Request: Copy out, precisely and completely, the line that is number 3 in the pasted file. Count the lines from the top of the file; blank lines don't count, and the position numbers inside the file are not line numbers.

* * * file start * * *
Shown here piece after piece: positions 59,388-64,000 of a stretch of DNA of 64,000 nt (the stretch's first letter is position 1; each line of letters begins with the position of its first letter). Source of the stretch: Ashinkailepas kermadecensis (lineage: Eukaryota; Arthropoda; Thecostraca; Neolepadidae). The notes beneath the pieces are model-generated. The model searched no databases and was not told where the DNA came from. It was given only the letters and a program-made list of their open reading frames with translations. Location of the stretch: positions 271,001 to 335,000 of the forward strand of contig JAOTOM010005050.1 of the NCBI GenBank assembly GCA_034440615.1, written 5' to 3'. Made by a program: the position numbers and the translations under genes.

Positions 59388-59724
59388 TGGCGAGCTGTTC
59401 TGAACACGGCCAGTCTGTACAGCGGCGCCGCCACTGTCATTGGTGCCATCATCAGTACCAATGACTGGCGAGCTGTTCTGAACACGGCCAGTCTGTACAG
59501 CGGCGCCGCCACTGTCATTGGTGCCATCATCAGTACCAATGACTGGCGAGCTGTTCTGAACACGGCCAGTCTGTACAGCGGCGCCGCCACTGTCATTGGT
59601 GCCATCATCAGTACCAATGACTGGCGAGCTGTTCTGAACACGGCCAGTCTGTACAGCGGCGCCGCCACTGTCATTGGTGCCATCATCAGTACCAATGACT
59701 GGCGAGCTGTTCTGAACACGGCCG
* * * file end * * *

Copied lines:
59388 TGGCGAGCTGTTC